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Joelle Smith wrote an elaborate research proposal that was to be submitted to the National Science Foundation (NSF) for her doctoral dissertation research. Her dissertation supervisor signed off on the proposal indicating his support of the project and his willingness to supervise Smith's work. The project was funded for a two-year period.
Smith went into the field and at regular intervals sent copies of her field notes and other written data, along with preliminary analyses of her field problem, to her dissertation advisor. At the completion of fieldwork, Smith returned to her university for one year to write her dissertation.
During the writing period, she regularly read the journals related to her area of specialization. In one of the journals she read a paper published by her major advisor and was shocked to find statements taken directly from her letters, field notes, and data reports, with no credit given to her in the footnotes or elsewhere.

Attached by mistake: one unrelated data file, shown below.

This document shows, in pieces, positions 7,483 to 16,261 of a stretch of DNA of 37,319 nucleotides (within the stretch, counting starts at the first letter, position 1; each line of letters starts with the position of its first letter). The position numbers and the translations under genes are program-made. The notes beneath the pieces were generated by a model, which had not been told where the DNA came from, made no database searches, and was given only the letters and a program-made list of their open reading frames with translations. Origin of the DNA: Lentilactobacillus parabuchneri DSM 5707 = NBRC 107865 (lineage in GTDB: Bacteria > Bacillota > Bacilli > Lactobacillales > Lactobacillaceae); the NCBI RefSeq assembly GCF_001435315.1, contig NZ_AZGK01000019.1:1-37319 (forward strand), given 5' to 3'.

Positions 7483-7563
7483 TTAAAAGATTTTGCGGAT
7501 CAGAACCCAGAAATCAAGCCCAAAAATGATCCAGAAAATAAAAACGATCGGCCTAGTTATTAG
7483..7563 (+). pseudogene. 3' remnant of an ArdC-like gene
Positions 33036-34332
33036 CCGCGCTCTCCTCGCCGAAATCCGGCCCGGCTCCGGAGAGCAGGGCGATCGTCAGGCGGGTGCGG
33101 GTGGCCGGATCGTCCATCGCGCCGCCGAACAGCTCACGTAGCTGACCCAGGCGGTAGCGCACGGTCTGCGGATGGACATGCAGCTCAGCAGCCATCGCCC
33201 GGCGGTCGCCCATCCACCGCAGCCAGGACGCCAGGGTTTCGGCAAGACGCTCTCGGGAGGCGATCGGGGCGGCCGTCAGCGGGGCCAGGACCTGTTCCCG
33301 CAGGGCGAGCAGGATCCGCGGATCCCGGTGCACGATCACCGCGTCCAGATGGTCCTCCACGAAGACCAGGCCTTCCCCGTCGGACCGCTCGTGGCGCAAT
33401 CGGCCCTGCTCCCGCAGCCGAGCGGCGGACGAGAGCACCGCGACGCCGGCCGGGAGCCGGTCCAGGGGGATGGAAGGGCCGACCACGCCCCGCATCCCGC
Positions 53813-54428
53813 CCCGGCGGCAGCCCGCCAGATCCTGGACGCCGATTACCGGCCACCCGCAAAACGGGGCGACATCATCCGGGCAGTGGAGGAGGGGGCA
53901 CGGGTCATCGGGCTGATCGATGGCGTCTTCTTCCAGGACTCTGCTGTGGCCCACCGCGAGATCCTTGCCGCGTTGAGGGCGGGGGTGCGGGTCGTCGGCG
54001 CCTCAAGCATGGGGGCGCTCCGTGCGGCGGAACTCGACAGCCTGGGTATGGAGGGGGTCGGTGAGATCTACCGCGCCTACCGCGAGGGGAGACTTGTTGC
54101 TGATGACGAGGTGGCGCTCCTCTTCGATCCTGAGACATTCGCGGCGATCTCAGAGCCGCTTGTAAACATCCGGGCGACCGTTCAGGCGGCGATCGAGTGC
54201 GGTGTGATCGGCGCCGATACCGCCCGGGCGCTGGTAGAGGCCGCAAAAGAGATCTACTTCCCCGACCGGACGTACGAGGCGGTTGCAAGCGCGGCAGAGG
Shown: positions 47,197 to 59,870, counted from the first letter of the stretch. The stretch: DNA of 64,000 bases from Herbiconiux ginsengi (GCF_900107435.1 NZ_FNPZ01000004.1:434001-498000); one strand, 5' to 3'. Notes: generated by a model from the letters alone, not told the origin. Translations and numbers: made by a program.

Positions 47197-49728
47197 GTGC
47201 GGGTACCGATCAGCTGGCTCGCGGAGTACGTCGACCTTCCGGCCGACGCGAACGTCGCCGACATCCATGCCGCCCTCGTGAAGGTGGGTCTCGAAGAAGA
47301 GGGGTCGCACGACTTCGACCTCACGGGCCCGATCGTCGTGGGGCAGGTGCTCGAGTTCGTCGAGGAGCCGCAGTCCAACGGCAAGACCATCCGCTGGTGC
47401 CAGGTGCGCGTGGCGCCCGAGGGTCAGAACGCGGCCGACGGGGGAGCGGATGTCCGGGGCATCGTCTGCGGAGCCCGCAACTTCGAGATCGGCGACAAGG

Angered by this discovery, Smith was nonetheless fearful that a direct confrontation with her advisor would result in him becoming tyrannical about her dissertation and impeding her graduation. At the same time, she realized that other members of her committee might have read the article and expect her to cite it in her dissertation, and further to accuse her of plagiarism because she had used the same [her own] data in her dissertation.
Smith's Dilemma: Should she confront her advisor directly? Should she go to the department head with her discovery? Should she just keep quiet about the matter and "stew in her own anger" (as one person suggested)? Or, were there other tactics she could use to settle this problem?